Developing FocusAlthough martial arts derive from the eastern philosophical thinking which focuses on the importance of the combined interaction of the mind and body, many western martial artists tend to ignore the mental aspects of the art and only focus on the physical aspects.

Interestingly, other sports that were not so grounded in the metaphysical traditions seem to have more easily accepted the precepts of sport psychology and embraced the development of mental skills. It seems that more and more frequently, whenever a sporting event is on television, references are made to sport psychologists assisting the athletes. Top athletes in most sports are turning to sport psychologists to enhance their performance because the development of the mental skills has been shown to give an edge to those athletes. READ MORE...


RECOMMENDED BOOKS...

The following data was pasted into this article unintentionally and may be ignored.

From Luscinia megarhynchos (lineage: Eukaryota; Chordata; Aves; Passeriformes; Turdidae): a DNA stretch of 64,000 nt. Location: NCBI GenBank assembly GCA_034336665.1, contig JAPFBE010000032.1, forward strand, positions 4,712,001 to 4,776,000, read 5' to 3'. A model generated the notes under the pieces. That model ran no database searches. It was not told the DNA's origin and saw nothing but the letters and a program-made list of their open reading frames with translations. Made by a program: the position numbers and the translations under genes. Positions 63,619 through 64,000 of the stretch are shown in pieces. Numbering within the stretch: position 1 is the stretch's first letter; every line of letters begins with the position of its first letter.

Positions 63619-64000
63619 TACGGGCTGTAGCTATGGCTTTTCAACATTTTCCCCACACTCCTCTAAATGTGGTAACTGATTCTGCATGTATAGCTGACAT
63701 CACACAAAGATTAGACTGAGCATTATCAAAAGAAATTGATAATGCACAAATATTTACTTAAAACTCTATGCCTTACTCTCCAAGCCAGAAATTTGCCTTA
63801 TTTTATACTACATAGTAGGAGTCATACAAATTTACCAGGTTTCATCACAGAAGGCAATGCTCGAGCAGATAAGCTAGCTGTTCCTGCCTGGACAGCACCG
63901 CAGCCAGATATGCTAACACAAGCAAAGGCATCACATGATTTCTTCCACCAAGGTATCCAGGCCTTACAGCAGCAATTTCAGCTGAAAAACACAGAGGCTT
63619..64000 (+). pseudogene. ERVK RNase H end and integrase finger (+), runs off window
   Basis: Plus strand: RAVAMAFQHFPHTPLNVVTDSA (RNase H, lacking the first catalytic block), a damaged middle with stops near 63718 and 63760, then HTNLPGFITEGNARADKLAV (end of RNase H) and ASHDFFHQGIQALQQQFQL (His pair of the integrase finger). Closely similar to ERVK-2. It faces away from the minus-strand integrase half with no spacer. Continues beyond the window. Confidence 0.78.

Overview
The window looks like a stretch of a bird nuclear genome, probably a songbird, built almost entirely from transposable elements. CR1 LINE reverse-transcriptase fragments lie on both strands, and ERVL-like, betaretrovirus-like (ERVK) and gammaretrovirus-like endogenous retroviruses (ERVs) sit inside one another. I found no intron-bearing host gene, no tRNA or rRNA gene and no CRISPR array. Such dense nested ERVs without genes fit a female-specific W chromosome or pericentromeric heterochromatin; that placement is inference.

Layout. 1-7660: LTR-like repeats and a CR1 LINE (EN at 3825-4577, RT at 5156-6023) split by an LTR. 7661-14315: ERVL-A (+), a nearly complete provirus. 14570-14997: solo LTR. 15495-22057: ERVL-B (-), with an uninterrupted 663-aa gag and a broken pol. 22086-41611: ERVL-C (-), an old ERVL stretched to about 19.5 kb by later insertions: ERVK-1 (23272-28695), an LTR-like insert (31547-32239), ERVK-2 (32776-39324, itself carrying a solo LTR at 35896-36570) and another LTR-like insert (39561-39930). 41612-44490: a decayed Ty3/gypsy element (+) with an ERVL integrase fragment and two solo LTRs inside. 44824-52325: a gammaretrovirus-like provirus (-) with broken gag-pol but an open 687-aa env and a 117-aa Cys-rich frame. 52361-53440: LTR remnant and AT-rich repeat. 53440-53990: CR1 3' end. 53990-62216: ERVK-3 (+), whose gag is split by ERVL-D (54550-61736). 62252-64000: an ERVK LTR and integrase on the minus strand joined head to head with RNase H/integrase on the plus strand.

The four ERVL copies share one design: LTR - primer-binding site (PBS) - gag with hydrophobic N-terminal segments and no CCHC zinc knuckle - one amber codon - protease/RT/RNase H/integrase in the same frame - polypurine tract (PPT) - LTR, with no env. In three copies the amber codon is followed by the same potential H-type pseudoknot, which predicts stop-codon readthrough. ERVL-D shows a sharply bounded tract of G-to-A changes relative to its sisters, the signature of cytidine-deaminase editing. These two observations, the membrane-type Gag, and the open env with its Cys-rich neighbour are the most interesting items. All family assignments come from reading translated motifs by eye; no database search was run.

Setting Goals to Maximize Performance Training “smart” is more important than the amount of daily practice. Too often an athlete believes that the more he or she practices, the more proficient he/she will become. However, this plan is not only ineffective, but it can also be detrimental to achieving the desired outcome. An athlete who practices frequently and hard without an overall plan will be more likely to suffer the effects of overtraining such as burn-out, exhaustion, and increased injuries rather than actually improving performance. By developing a set of specific goals and a plan for reaching those goals, athletes can more effectively use their practice time and even reduce the time required in practice to attain their goals. Obviously, this does not mean that the martial artist can achieve rank or win tournaments with little practice; it means that the athlete does not need to waste time through ineffective practice and through the harmful effects of overtraining. READ MORE...